And for almost a hundred years, nothing changed. The British government ruled the subcontinent, controlling most of the wealth and power. The Hindu majority made up the civil service and the bureaucracy, and the Muslim minority was distrusted by the British and hated by the Hindus.

Eventually, a growing movement towards independence was born in India. Great Britain realized they could not rule there indefinitely, and began to transition to an independent India.

But on August 16, 1946, with Indian independence from British rule about to become a reality, massive country-wide riots between Muslims and Hindus occurred. A gulf of fear and hate had grown to the point where neither side wanted to share the same country.

The British were horrified by this, and decided that the “solution” to Muslim-Hindu animosity was to do a bit of nation building and simply carve out one area for Muslims to live and one area for Hindus to live. Simple, right? I mean, what could possibly be wrong with that plan?

The British created two Muslim-dominated regions and united them under a single government called Pakistan. Today’s Pakistan was originally called “Western Pakistan” and today’s Bangladesh was originally deemed “Eastern Pakistan”. With a thousand miles of Indian territory between them, the ruling government of dominant Western Pakistan took raw materials from Eastern Pakistan and returned the finished goods at monopoly prices (sound familiar?). This destroyed any remaining manufacturing industry and further crippled Bengal’s economy. Did I mention that Western Pakistan has an entirely different cultural, religious, and ancestral heritage than Bangladesh? They didn’t even speak the same language.

Well, it turns out that when a European country invents new borders while ignoring the cultural and historical backgrounds of the natives, things tend to fall apart. Eastern Pakistan rebelled against its Western rulers and a bloody civil war commenced. Eventually they won independence and took the name “Bangladesh.”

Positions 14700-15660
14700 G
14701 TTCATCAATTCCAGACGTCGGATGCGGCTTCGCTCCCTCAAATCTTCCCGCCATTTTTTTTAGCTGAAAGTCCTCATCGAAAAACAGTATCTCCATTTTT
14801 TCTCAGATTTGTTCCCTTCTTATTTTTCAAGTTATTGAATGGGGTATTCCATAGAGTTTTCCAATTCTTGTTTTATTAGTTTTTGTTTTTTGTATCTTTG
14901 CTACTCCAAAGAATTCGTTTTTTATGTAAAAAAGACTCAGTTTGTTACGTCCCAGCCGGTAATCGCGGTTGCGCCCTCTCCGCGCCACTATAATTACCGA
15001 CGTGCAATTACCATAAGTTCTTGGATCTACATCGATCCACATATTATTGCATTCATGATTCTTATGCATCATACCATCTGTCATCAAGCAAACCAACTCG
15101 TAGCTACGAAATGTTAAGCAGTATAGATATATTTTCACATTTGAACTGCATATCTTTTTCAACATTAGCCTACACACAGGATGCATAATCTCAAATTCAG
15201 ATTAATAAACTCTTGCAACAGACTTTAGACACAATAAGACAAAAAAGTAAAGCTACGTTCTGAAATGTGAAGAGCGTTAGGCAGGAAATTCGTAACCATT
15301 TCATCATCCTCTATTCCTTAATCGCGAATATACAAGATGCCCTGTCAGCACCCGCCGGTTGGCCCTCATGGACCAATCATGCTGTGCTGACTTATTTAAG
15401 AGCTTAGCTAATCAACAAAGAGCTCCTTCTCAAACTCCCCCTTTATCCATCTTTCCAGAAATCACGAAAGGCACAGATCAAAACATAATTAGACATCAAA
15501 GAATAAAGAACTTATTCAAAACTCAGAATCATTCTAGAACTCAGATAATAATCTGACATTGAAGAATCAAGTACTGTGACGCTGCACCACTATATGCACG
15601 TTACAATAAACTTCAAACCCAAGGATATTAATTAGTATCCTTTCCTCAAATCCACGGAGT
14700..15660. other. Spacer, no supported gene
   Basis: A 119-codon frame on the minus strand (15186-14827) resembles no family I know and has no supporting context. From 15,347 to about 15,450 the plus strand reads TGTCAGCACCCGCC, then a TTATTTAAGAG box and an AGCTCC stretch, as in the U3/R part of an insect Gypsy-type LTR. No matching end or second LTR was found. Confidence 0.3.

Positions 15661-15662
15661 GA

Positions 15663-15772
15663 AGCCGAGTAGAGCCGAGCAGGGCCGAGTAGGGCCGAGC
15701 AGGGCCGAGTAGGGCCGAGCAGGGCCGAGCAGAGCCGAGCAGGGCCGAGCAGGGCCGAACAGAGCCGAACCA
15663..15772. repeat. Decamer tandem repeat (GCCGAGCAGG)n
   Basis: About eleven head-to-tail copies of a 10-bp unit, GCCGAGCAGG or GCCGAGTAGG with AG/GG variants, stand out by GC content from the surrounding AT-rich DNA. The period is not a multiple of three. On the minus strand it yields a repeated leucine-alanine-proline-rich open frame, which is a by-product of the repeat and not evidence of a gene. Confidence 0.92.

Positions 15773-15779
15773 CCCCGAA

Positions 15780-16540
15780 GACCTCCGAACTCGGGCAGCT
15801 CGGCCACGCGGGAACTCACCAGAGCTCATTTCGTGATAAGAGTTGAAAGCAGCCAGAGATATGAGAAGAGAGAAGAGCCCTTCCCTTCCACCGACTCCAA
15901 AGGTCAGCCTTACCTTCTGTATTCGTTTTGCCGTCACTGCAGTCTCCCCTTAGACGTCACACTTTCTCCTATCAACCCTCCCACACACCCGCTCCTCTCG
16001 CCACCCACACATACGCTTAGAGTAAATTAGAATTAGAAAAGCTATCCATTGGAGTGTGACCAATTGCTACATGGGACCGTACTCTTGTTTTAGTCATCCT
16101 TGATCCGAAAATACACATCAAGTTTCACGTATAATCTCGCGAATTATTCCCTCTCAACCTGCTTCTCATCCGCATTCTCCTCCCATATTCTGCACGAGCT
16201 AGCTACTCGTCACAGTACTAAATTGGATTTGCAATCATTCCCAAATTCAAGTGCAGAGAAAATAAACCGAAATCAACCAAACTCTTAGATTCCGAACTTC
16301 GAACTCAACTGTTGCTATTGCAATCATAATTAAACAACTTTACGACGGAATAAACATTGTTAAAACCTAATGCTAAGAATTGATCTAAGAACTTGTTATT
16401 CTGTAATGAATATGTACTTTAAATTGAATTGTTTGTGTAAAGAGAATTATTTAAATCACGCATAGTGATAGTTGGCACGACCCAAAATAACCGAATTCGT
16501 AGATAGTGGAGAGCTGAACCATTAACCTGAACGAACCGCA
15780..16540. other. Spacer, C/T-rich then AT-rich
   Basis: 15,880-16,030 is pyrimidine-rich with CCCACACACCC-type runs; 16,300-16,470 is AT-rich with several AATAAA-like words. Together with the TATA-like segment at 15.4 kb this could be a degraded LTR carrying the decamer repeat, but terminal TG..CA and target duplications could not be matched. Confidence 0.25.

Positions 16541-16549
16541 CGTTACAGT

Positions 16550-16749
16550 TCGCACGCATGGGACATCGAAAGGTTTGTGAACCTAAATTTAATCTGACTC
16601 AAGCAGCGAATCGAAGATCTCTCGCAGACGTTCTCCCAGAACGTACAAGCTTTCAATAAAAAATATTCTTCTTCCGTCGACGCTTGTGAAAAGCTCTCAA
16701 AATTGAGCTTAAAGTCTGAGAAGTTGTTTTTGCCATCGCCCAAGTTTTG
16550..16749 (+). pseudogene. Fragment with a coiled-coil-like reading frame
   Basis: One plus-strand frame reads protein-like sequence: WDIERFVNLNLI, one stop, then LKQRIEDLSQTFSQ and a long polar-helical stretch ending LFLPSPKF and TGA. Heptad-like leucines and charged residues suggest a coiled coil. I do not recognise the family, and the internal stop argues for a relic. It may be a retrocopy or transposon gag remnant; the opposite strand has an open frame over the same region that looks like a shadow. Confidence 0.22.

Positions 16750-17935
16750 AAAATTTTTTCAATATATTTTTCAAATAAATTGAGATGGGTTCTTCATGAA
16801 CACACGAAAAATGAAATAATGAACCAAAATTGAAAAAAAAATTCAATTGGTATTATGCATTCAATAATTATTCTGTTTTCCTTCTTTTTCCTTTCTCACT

But with most of its manufacturing ability destroyed and its educated class departed to find better opportunities, Bangladesh began its independence with an uphill battle to fight.

With its vast agricultural and natural resources, huge untapped labor market, and a weak and corrupt central government, Bangladesh was the perfect target for more developed countries to exploit. India’s developed economy and cheap imports filled the void left by Pakistan and continued to undercut local businesses. Asian countries began moving garment factories there to get around US export restrictions.

Although many of these export factories do not pay a fair wage – for the first time in four hundred years they represent money going into the country instead of ­out of it. It may only be a sliver of what the workers deserve, but it creates enough of a personal surplus that some are starting to invest in education for themselves and their children. With education comes the idea of equality and worker’s rights. As these ideas grow, so does the appetite for change.

Oasis Bangladesh is fuelling that change – supporting families in their goal to educate their children, empowering individuals to organize and improve their community, and raising a new generation of Bangladeshis in the hope and the promise of a better future.